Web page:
The Washington Post issued a lengthy editor’s note at the top of an August report blaming the Trump administration for passport denials at the southern border.
The Washington Post reported on Aug. 29 that the Trump administration was not renewing passports for people born near the border. WaPo said the administration was accusing hundreds of Hispanics at the border of using fraudulent birth certificates given to them by midwives, but failed to note until the ninth paragraph that the crackdown started well before Trump took office. (RELATED: WaPo Buries Bush/Obama Connection To Pin State Dept Policy On Trump Admin)
The story has been updated and corrected multiple times since its publication. The Huffington Post reported on Monday that WaPo ignored and “distorted key facts” on the passport renewal denials.
On August 31, the story was corrected to indicate that the passport denials began during the Bush administration, not the Obama administration, as WaPo originally claimed.
“As was noted in an Aug. 31 correction, the State Department began denying passports during the George W. Bush administration, not the Obama administration,” WaPo explained in one portion of the latest editor’s note on the piece.
Another major false claim in the piece stated that there was a “surge” in renewal denials under the Trump administration. The State Department provided data showing that the denials were actually at their highest level in 2015, during the Obama administration. (RELATED: State Department Refutes Washington Post Story)
“After this story was published on Aug. 29, the State Department issued a statement challenging the accuracy of the article and provided previously unreleased data on passport denials. That information has been added, as was indicated in a Sept. 1 editor’s note,” WaPo’s editor’s note said.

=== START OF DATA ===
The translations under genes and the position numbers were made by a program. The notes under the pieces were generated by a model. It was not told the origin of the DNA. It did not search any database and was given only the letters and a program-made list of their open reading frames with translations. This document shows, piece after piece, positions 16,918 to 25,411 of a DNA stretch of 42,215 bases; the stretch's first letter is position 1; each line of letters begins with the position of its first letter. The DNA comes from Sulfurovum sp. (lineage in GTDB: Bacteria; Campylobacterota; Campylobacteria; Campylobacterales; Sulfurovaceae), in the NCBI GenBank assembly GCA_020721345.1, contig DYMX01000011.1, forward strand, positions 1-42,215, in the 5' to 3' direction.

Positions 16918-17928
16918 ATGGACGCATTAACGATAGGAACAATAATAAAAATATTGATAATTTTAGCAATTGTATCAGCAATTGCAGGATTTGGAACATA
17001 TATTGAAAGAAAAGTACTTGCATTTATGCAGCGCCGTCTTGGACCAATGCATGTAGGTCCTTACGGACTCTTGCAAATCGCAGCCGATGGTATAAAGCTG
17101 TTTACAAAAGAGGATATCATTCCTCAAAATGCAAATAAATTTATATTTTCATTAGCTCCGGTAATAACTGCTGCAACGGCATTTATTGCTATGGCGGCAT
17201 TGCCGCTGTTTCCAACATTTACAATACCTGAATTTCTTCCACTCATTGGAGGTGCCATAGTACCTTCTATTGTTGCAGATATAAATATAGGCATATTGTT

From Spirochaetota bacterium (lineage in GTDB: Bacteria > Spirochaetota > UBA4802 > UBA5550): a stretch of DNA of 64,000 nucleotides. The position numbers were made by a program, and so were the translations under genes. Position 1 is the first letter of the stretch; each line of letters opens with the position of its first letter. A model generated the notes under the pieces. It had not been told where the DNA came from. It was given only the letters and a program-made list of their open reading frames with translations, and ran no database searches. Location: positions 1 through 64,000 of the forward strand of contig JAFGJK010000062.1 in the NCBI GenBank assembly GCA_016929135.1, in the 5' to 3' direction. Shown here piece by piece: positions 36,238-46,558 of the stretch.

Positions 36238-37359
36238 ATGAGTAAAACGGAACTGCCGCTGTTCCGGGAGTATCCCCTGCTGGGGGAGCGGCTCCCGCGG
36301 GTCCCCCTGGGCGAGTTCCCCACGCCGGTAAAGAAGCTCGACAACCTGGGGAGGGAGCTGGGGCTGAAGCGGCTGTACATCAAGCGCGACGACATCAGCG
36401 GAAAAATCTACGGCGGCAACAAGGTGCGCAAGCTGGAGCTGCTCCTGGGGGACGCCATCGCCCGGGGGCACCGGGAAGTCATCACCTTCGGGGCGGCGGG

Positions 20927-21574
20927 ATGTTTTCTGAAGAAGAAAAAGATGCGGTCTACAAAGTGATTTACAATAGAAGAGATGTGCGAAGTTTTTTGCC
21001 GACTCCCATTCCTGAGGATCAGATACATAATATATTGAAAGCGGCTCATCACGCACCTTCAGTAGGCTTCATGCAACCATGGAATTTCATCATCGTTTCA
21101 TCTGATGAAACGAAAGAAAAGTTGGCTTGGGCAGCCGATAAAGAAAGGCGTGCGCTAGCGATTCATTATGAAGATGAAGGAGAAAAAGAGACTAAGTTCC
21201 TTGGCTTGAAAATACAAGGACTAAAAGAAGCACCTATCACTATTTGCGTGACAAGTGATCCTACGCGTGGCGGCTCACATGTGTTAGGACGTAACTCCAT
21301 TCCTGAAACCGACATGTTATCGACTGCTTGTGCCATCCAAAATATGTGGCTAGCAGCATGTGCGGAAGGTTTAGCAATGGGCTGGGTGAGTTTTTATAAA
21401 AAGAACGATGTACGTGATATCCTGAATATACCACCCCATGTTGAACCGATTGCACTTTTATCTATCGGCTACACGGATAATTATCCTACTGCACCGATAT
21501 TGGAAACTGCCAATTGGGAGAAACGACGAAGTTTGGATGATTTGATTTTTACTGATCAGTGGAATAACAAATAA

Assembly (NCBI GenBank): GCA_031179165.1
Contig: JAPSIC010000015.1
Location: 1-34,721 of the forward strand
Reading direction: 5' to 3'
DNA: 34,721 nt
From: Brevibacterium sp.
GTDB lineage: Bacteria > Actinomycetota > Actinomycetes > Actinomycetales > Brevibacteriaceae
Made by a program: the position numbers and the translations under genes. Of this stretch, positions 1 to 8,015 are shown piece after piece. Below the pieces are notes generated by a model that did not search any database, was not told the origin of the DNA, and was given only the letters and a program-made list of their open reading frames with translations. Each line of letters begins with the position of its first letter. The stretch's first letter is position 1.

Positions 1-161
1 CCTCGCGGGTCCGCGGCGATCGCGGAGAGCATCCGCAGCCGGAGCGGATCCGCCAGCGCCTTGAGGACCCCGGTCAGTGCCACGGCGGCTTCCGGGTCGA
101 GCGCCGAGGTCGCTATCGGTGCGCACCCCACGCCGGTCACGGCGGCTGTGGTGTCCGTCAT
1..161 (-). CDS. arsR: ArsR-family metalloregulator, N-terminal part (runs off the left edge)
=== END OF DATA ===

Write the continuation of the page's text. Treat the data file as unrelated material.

The WaPo story also focused on renewal denials to babies born by Jorge Treviño, a well-known doctor near the border who passed away in 2015. WaPo referenced an affidavit with allegations that Treviño had fraudulently issued birth certificates, but failed to mention that the affidavit was submitted “as part of an Obama-era case” and had nothing to do with Trump.
WaPo also incorrectly called Treviño a gynecologist — he is a general practitioner — and did not reach out to his family for comment on the story. The newspaper finally added comments from his daughter on September 13, even though she tried to contact WaPo the day the original story was published.
“On Sept. 13, the story was updated to include comments from the daughter of Jorge Treviño, who had contacted The Post immediately after the story was published. Additional changes have been made to clarify that an affidavit about Treviño was submitted as part of an Obama-era case and to correct a reference to his profession — he was a general practitioner, not a gynecologist,” the editor’s note concluded.